by Félix Pérez
One is a high school English teacher in Beaverton, Ore., whose passion is reducing the overuse of standardized tests. The other, the first in her family to go to college thanks to an executive action by President Barack Obama, will fulfill her dream this May when she earns a bachelor’s degree from a Texas university.
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David Wilkinson and Ana Zamora’s lives could not be more different, except that they now share a once-in-a-lifetime experience neither ever imagined — they were in attendance at last week’s State of the Union.
Wilkinson was there as the guest of his member of Congress, Suzanne Bonamici, who shares Wilkinson’s mission to lessen the use of high-stakes, standardized tests. Zamora, a DREAMer student invited by First Lady Michelle Obama, is benefiting from an executive order by President Obama that allows young aspiring Americans to live, study and work legally in the United States.
Wilkinson learned about Bonamici’s invitation while at school. His initial reaction? “Can I afford taking a couple days out of my classroom?” Assured his students would be in good hands with an experienced retired teacher and a standout student teacher, he booked the six-hour flight.
Congresswoman Bonamici and Wilkinson made the most of the visit. At a gathering before the State of the Union, Bonamici made it a point to introduce Wilkinson to every member of the House education committee she could buttonhole to discuss the overuse of assessments. “As honored as I was to be chosen to have this once-in-a-lifetime opportunity, the thing that was most important to me were my kids and having access to folks who can really make a difference.”
Ana Zamora received her invitation the week before the State of the Union while she was at work. The email on her phone read “URGENT.” It was from the White House.
Zamora, who will graduate this May in business administration from Northwood University in Dallas, never imagined that her letter to President Obama would result in her sitting alongside the First Lady and Dr. Jill Biden. In 2012, Zamora was granted temporary relief and work authorization under President Obama’s Deferred Action for Childhood Arrivals (DACA) program. To date, nearly 600,000 DREAMers, young adults who were brought to the United States as children, have been granted temporary legal status.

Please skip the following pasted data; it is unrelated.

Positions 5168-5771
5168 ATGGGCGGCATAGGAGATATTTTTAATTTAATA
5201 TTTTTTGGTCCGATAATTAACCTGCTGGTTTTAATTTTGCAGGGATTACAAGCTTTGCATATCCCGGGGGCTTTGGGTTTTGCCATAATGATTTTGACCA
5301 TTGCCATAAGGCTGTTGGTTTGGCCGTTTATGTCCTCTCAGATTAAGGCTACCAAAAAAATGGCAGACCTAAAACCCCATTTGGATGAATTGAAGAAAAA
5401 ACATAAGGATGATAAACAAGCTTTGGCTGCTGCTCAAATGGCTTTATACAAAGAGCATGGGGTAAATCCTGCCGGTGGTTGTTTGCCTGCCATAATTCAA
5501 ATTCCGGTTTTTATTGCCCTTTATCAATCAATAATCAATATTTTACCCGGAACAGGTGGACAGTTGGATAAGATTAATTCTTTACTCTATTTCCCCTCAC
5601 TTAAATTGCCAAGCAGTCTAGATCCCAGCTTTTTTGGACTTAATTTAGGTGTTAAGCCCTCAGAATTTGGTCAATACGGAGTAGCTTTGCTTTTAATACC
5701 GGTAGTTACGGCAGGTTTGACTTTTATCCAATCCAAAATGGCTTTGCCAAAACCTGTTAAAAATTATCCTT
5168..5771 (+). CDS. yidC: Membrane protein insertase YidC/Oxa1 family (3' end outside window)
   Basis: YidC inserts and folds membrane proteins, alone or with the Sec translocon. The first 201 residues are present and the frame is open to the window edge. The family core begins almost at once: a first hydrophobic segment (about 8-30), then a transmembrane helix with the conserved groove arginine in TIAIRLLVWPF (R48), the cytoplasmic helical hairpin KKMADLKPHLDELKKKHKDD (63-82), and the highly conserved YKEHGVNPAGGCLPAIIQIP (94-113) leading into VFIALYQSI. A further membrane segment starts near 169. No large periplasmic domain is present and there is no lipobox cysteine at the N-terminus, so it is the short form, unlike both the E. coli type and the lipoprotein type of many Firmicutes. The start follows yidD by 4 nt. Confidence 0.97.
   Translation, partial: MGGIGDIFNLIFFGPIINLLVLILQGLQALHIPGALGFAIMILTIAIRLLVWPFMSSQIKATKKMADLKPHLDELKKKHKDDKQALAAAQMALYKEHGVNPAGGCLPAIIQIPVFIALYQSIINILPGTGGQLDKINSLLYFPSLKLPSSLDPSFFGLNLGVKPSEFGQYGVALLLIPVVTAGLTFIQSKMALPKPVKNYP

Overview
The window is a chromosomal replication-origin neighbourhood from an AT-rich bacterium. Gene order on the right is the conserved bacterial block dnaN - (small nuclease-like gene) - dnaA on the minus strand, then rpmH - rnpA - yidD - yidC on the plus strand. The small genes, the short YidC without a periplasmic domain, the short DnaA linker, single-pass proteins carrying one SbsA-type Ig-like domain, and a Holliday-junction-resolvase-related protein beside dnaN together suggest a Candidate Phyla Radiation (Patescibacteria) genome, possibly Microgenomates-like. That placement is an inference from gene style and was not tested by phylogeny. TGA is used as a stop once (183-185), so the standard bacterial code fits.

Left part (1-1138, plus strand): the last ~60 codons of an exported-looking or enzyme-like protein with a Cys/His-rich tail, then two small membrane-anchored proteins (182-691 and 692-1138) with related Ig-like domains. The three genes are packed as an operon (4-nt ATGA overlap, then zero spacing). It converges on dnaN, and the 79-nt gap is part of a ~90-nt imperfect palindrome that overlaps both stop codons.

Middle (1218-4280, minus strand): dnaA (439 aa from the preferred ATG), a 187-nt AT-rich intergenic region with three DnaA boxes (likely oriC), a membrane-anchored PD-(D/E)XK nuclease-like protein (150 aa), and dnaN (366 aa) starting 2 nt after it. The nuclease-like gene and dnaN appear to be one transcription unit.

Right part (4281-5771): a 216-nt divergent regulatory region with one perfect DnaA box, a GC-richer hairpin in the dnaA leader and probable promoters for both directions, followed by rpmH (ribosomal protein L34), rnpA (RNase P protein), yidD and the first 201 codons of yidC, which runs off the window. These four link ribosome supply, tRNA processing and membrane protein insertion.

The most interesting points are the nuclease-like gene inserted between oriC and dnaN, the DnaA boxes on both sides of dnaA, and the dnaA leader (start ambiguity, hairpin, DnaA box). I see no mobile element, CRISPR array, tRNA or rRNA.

“My parents brought me to the United States before my first birthday, 20 years ago,” said Zamora in her letter. “As with any other DREAMer, my parents came to this country with a dream of a better future for their children.”
“The United States is my country,” she wrote. “It is where I grew up, took my first steps, learned to read, write, play, graduated from high school, and will graduate from college.”
Educators from across the nation recognize the importance of common-sense immigration reform, said Lily Eskelsen García, an elementary school teacher and president of the National Education Association.
“Educators know from experience that family unity plays a critical role in student success,” said Eskelsen García. Yet a growing number of public school students live in fear that our nation’s immigration policies will break up their families, forcing them to choose between their country and their loved ones. Keeping families together is essential to keeping America strong.”
Wilkinson said he is thankful his visit gave him the opportunity to speak with lawmakers about “bringing sensibility to the crazy overtesting.” He was surprised to have come away from the experience “more hopeful than when I went in.” Nevertheless, Wilkinson is fully aware of the difficult challenge.
If we are truly going to leave no child behind, it’s going to take a level of resources that simply aren’t there now. Instead of beating up on teachers, we need to acknowledge the problem. Failure is simply not an option.